The organization aiming to set worldwide climate reporting requirements for decades to come is under fire for putting corporate interests ahead of the planet’s.
In coming months, the International Sustainability Standards Board will publish rules for companies to disclose the growing financial risks they face from climate change, environmental degradation and social inequality. This rulebook is poised to become the leading global standard for sustainability reporting, eventually used by asset managers, lenders and insurers to drive trillions of dollars in green investments.
The ISSB has authority because its founding parent, the IFRS Foundation, developed the financial reporting standards now used in more than 140 countries. The ISSB process was sped up in response to the urgency of the climate crisis and demand for information about environmental, social and governance issues.
But sustainability advocates and accountants say the ISSB’s proposals currently fall short of what’s needed to protect the environment.
One contentious issue is that while the ISSB’s proposals require companies to disclose the material impact of outside ESG risks on their business, they don’t explicitly require companies to provide detailed disclosures about the impact of their operations on the environment and society. This seemingly arcane but salient idea of “double materiality” has, for example, been adopted by the EU in its disclosure rules. The idea is to give investors a clearer view of overall corporate impact.
That gap in the ISSB’s proposals “is of grave concern to me,” said Celine Bak, who served on the technical working group of the Climate Disclosure Standards Board, later incorporated into the ISSB. “It’s creating an extremely dangerous precedent that the social and environmental issues only matter insofar as they affect profitability, and that will have reverberating effects.”
Andrew Steel, global head of Sustainable Fitch, agrees that the risk should be measured both ways — societal impact on a company, as well as company impact on society. “Often these aspects are interlinked, and therefore to consider them from a single perspective potentially underestimates the negative or positive impact,” Steel wrote in an email.
The ISSB is receiving comments on its proposals through Friday and plans to complete the standards by the end of the year, depending on the feedback.
“It’s not that the IFRS thinks that double materiality isn’t important,” said a spokesman for the IFRS Foundation. “If we get a lot of feedback saying we should do double materiality, we’ll do a reconsideration.”
ISSB says its reporting standards are intended to focus on environmental and social issues that may affect a company’s value, so investors can make better informed decisions about where to put their money. The standards are voluntary, though most countries are expected to adopt them, as they have IFRS. Some countries may impose their own, tougher requirements.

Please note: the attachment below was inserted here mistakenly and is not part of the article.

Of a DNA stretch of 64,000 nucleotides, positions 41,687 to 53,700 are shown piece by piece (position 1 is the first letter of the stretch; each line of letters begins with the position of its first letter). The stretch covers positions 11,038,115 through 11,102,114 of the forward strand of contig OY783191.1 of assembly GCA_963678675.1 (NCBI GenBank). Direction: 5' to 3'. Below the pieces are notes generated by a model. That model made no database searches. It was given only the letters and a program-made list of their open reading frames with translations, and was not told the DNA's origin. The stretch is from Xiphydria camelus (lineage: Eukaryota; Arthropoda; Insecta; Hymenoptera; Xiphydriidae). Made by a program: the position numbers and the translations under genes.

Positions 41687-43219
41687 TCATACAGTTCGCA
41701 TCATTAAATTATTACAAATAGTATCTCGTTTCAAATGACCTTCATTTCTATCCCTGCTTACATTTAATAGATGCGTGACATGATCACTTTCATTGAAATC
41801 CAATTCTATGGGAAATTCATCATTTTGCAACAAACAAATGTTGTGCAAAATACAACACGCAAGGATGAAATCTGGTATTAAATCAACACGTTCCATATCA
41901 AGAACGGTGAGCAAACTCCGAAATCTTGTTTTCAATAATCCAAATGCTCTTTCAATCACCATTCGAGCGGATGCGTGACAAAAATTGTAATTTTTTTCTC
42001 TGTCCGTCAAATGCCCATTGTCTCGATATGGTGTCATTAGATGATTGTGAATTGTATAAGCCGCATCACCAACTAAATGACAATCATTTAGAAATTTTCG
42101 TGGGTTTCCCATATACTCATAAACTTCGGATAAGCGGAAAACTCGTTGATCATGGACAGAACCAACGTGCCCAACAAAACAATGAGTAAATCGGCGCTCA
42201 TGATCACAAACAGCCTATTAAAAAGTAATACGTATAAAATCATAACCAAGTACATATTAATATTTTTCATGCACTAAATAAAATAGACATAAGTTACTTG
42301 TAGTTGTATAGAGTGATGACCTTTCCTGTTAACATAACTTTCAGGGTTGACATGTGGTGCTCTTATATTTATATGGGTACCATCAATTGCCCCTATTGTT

To strengthen its position, the ISSB organization recently struck an agreement with the Global Reporting Initiative, whose standards for reporting corporate impact are the most used around the world.
“GRI is about non-financial materiality, we are about financial materiality,” said Emmanuel Faber, ISSB chair and former CEO of food company Danone SA, in an interview. “We are bringing a suite… of solutions for companies to report against the full materiality spectrum.”
Some observers also criticize the ISSB proposals because they don’t require companies to chart a clear path to keeping global temperatures increases to 1.5 degrees Celsius, in line with warnings issued by the Intergovernmental Panel on Climate Change.
Companies should be encouraged to “align their plans and objectives to this target by adopting clear timescales and milestones,” said Laurent Babikian, joint global director of capital markets at CDP, a nonprofit that runs a global disclosure system, in an email.
The IFRS says that goes beyond its remit. “It’s not the place of the IFRS to say to an individual jurisdiction: ‘You must have this climate goal,’” the IFRS spokesman said.
The ISSB organization was created last year following demands by ESG investors frustrated by wide variations in corporate reports and the multiplicity of disclosure frameworks. ISSB board members include prominent experts in accounting and sustainability, including former BlackRock Inc. director of ESG integration Verity Chegar.
The ISBB proposals are based on existing reporting guidelines from the Task Force on Climate-related Financial Disclosures and the Sustainability Accounting Standards Board (which has since been consolidated into the ISSB.) The TCFD is chaired by Michael Bloomberg, the founder of Bloomberg News parent Bloomberg LP.
— With assistance from Natasha White